But as the industry cranks into gear elsewhere, looking to supply an expected surge in liquefied natural gas exports, operators in the Marcellus and Utica — worried about the lack of market access — are not returning to growth mode.

Those plays, said Mr Redash, now look to be “fenced off” because of the lack of new pipelines. “That’s going to put the onus on other plays to meet that incremental production.”

All of this is good news for at least one group: producers operating in the Haynesville shale of Louisiana and Texas, where they are planning for major growth.

“Haynesville is really the only other player that has gas resource to scale to replace the kind of development pace that the north-east has had over the past decade,” said Jen Snyder, a director at Enverus.

Line chart of Rig count by basin showing Haynesville operators are raring to go as Appalachian growth stalls

Southern state legislatures and regulators remain friendlier to the fossil fuel industry. Operators there are also closer to the key demand centres — industry and LNG terminals — that will drive future growth.

Even so, federal restrictions are likely to tighten under the incoming Biden administration, which plans to cut power emissions to net-zero by 2035.

Deb Haaland, the new interior secretary, has been a vocal opponent of certain pipeline projects. Would-be midstream investors — and gas operators — are wary.

As Energy Secretary Dan Brouillette said last year: “The product has no value without the ability to get it to market.” (Myles McCormick)

With less than two weeks until President-elect Joe Biden takes office, the US shale patch shows little sign that it is ready for a coming crackdown on emissions of methane, the potent greenhouse gas blamed for supercharging global warming trends.

Of 144 oil and gas operators asked in the most recent Dallas Fed survey, two-thirds had no plan to reduce methane emissions. The same share of companies had no plan to reduce gas flaring and 80 per cent didn’t even have a plan to cut carbon emissions. (More data from a similar questionnaire from the Kansas City Fed in our Endnote.)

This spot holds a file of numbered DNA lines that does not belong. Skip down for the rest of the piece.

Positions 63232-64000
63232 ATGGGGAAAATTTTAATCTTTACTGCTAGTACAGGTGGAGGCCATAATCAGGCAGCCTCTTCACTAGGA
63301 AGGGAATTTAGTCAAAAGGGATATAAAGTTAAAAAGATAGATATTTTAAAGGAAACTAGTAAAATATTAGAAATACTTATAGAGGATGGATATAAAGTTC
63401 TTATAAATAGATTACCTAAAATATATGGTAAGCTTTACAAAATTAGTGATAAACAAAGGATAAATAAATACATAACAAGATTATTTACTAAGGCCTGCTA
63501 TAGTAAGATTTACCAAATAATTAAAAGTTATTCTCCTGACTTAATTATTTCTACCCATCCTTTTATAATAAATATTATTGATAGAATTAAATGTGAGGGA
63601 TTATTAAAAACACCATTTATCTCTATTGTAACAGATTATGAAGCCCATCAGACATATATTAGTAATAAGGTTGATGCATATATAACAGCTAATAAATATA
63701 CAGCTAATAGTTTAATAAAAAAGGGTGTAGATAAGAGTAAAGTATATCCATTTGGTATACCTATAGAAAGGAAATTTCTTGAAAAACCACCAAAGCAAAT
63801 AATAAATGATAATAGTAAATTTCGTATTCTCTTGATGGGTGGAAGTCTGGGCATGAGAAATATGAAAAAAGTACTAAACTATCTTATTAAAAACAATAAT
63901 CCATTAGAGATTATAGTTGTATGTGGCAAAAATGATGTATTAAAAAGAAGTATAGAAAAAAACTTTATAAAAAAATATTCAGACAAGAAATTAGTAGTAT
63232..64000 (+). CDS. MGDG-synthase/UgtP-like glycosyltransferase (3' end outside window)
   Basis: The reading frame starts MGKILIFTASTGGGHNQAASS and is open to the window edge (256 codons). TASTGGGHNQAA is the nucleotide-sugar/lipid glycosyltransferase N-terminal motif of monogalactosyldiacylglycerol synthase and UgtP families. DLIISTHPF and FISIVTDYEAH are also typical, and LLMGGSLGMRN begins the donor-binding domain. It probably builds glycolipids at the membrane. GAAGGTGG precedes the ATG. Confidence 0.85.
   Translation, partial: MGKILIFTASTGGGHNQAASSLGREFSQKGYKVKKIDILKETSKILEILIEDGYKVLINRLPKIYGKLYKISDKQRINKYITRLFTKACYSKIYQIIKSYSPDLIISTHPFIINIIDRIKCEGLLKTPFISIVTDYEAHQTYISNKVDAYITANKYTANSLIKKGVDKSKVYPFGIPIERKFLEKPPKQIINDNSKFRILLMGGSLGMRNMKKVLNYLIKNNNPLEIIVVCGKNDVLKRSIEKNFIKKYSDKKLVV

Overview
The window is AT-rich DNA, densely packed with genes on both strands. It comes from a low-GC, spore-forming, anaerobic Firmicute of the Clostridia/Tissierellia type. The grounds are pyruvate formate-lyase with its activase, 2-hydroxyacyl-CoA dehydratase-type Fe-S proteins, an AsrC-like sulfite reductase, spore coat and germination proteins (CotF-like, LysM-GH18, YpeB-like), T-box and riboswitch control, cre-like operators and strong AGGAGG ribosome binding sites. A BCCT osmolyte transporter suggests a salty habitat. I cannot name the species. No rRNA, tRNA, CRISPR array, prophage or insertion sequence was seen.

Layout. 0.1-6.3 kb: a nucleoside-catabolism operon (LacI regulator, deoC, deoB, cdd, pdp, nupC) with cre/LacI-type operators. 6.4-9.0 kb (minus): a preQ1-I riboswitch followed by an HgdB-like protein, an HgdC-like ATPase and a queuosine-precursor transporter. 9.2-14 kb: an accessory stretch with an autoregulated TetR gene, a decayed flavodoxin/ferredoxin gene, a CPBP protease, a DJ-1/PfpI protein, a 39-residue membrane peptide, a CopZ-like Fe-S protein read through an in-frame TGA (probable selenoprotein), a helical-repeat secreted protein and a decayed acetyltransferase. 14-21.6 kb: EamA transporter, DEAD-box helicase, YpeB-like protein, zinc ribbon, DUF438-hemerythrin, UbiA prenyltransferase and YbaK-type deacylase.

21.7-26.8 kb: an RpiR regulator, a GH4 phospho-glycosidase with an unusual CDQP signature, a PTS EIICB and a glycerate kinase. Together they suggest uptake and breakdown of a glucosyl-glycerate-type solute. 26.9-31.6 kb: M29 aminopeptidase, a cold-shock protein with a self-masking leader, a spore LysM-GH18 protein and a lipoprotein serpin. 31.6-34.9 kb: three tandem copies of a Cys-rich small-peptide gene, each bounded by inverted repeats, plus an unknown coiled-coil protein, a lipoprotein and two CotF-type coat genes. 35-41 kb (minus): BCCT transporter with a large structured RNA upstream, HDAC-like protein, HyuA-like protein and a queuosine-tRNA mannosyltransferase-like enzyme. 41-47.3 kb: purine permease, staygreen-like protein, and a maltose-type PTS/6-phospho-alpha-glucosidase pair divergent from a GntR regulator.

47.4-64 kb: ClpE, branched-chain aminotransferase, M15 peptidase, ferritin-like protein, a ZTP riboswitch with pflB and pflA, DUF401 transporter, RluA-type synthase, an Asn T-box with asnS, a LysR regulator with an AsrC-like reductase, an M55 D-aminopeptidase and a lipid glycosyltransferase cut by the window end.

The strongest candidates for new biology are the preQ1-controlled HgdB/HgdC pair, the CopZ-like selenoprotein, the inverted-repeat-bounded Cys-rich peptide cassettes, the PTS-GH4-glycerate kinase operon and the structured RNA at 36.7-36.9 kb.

“There is a real split between those who see what the future holds and are preparing for it and those who seem to be blind to what’s in their own best interest,” said Matt Watson, vice-president for energy at the Environmental Defense Fund.

The Dallas Fed survey came after New Mexico’s Environmental Department released emissions data showing the state’s share of the Permian Basin saw methane leak rates that more than doubled in 2020, to 5 per cent from 2 per cent a year earlier.

The regulators spotted leaks from “a variety of oil and gas equipment, including storage tanks and flares”, and said that leak rates were “significantly higher than those reported by industry”.

Total methane emissions from across the Permian, including Texas, fell sharply last year as production and drilling activity collapsed in the basin along with the oil price, but have since risen back towards pre-crisis levels, according to data from the Environmental Defense Fund’s Permian Methane Analysis Project.

Before the crisis, the group found that Permian producers were releasing methane at three times the national rate. Some 1.4m metric tonnes of methane are released from the Permian every year, enough to supply 2m homes, says EDF.